Kellogg students spring into action
Passion for community service takes team to Gulf Coast to aid Katrina cleanup; alternate spring break helps fix storm damageBy Adrienne Murrill
4/26/2007 - As she looked around the world for a spring break destination, Laura Jensen ’07 found herself drawn to her hometown.
While visiting her family in Diamondhead, Miss., in December, Jensen was reminded of the devastation that continues to plague the Gulf Coast after being ravaged by Hurricane Katrina in August 2005. Then she figured out a way to do something to help — by getting her Kellogg School peers engaged in a volunteer effort in the affected area.
Doing so meant they would forego a spring break vacation to more exotic climes, but Jensen she said she saw a chance for students to “learn about a major historical event in our country that has had a massive impact on thousands of lives, and to make a meaningful impact by helping in the recovery efforts.” When she pitched the idea to several of her Kellogg friends, they immediately said yes.
“Giving back to the community is an important part of the Kellogg experience, and we realized that this was a unique opportunity to assist others as they attempt to rebuild their lives,” said Ben McConahey ’07, one of the six Kellogg students on the trip. David Hegarty, Joanna Hamilton, Mark Himmelsbach and Meredith Papp, also members of the Class of 2007, volunteered their spring breaks too. What the group came to realize was that while the community has made tremendous progress, the Gulf Coast is far from a full recovery.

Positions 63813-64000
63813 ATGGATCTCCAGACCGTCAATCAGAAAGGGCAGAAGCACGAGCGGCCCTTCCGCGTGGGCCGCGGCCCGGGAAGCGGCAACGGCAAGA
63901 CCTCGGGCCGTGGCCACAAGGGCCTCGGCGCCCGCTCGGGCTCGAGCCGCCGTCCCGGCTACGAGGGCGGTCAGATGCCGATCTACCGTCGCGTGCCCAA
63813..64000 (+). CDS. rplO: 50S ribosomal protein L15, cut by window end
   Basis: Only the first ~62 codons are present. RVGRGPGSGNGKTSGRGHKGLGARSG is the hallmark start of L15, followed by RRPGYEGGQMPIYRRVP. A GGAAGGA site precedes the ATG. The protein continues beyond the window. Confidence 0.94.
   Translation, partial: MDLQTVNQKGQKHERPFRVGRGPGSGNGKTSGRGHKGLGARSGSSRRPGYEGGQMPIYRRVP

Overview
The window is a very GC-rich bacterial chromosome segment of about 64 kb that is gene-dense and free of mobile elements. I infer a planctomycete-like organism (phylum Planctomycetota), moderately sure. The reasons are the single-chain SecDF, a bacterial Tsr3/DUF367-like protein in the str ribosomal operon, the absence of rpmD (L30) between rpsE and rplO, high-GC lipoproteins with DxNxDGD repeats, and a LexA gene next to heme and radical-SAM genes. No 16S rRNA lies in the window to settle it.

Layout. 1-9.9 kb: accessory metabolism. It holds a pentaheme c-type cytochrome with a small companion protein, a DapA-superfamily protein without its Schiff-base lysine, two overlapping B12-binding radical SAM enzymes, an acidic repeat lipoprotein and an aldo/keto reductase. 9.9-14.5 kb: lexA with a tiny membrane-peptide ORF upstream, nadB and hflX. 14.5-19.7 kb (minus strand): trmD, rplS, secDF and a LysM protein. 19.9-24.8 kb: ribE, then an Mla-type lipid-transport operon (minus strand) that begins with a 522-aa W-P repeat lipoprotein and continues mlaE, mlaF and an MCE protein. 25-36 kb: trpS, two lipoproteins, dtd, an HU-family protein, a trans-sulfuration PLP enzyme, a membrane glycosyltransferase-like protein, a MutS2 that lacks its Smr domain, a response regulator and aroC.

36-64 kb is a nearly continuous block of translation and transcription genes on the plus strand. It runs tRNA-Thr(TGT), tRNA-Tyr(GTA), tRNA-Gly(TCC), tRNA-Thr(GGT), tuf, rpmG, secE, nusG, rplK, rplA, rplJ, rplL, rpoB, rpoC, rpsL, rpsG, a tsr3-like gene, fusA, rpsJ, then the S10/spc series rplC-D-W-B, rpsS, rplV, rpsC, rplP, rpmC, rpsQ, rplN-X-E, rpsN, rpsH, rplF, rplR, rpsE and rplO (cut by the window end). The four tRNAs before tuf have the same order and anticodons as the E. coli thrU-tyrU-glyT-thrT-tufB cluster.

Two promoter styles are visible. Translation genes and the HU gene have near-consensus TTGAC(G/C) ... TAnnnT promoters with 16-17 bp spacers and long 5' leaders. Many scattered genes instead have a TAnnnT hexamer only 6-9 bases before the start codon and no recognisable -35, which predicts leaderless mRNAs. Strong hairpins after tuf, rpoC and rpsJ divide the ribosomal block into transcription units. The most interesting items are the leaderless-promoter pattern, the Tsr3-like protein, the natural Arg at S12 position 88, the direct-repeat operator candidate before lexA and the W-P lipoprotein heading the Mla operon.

For four days the students witnessed and participated in the area’s ongoing efforts. They began by helping to build a new volunteer housing facility in Waveland, Miss. After AmeriCorps volunteers started becoming sick from mold that was growing at their previous site — built from wooden crates and canvas tents — it became necessary to build safer, healthier structures. With the help of another group, the Kellogg students constructed new bunk rooms for the volunteers.
Next, the Kellogg students went to Long Beach, Miss., where they assisted in salvage and reconstruction efforts at an elderly woman’s home. The team installed new insulation and recovered family photographs, diaries, letters and other personal belongings from a pile of rubble in the yard. They spent the final two days back in Waveland rebuilding a home in one of the hardest hit areas along the Gulf Coast.
Jensen said that while the area continues to undergo cleanup and reconstruction, many people are still displaced more than a year and a half after Katrina hit. In Hancock County, Miss., alone, where the students volunteered, Katrina damaged or destroyed 10,000 of 19,000 homes.
The Kellogg team concluded its community efforts by spending two nights in New Orleans, where they visited the Lower Ninth Ward and witnessed the destruction that resulted when the levees broke. They were shocked and saddened by the area’s condition, particularly since so much of it remains untouched even now.
“There was an eerie silence as we visited the Ninth Ward,” McConahey said. “You can show people pictures of houses sitting on top of cars, of debris still on roofs, or of collapsed homes, but you can’t capture the emotion without seeing it with your own eyes.”
The Kellogg students said that their biggest concern is that people may forget that the Gulf Coast still needs help. The challenges of rebuilding lives continue, Jensen said, and many people are still living in FEMA trailers, unable to return to their homes. She added that Hurricane Katrina has had devastating effects on people, both emotionally and physically, and that recovering from the ordeal is taking time.
That is why these students are encouraging others to get involved. Already, Jensen has spoken about the Gulf Coast to those admitted to the Class of 2009 during Day at Kellogg. In addition, a month-long volunteer trip is in the works for this summer. “We’re already passing the idea and spark on to other people. We just don’t want people to forget,” she said.
“Given the incredible strength of the Kellogg community and its network, if we can start something who knows what could happen,” McConahey said. “We simply want to create awareness. The worst thing that could happen would be to sit back and hope that Mississippi and Louisiana simply bounce back on their own.”